If it’s not a date, not a day of the week, or a specific time, it could be a place, or a smell, or a voice you think you hear passing by in an airport. That’s the thing with grief, it’s both predictable, and not. It can be both cyclical with time, and totally random as well.

As the second holiday season since my wife passed approaches, I won’t just be remembering the last holiday with her while she was alive, but now also the last holiday which I was without her as well – a sort of juxtaposition of the two I’m betting. It hit me this week that it will soon be 2020, and that my wife was not alive during any part of 2019 – a whole calendar year of events from start to finish will have now passed – there are no more annual firsts remaining for me.

My wife bought a little piece of art during her second battle with cancer that she loved. It helped her keep time in perspective, and it’s something that I now have hung at the bottom of the stairs, so that I see it every morning:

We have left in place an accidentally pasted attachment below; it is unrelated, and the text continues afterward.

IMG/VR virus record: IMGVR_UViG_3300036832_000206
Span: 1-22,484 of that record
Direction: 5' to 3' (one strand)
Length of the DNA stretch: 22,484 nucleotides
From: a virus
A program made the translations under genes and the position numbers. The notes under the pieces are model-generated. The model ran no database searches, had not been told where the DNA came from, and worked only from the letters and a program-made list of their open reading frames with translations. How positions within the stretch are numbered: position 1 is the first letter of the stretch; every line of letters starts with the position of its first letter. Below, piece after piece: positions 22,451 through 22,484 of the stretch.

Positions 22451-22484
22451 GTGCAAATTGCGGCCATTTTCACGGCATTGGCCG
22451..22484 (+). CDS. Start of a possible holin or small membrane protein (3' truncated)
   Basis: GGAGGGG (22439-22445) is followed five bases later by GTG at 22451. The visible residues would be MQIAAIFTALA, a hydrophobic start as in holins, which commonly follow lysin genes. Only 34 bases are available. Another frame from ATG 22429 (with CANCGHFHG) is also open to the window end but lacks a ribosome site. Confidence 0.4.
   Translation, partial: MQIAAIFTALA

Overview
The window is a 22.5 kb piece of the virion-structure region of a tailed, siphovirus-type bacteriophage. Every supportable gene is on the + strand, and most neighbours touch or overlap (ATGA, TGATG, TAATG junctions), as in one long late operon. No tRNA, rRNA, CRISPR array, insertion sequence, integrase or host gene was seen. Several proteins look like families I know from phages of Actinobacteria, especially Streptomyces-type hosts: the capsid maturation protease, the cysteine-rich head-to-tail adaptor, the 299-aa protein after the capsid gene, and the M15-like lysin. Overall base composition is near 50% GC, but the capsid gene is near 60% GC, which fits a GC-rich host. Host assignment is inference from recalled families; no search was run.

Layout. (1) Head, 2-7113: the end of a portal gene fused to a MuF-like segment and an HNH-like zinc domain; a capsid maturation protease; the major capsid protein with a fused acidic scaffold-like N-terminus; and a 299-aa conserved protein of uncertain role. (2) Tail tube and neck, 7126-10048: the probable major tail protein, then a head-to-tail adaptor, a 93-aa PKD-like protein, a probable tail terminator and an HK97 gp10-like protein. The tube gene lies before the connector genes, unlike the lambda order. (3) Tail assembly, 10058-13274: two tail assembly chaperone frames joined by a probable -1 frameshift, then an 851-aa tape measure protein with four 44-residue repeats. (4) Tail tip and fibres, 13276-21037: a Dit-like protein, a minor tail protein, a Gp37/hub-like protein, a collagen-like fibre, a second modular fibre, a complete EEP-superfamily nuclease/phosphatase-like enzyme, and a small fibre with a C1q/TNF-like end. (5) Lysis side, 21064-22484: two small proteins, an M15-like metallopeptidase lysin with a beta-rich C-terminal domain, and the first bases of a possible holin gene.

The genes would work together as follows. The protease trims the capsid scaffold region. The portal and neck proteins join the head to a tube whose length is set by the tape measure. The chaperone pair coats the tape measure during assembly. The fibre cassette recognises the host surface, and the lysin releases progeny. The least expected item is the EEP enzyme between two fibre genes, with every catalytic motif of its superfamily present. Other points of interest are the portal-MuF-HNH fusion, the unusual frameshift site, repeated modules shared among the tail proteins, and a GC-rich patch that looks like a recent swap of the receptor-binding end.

Don't count the days; make the days count.
Don’t count the days; make the days count.

It’s one thing to have a time of year, or a special date, make us sad or anxious, and then to realize why we are feeling that way. It’s another thing to seek out dates, to try and remember exactly how many days, months, or years it’s been. It’s good to remember, and it’s good to memorialize the past we’ve lost, but let’s not just count the days – let’s also make the days count.

I hope that this holiday season will be a good one for you, even if you’re sad, even if you are still broken. That you will not just remember fond times of a past we cannot return to, but that you’ll make new fond memories that you can cherish going forward as well. I want you to be happier.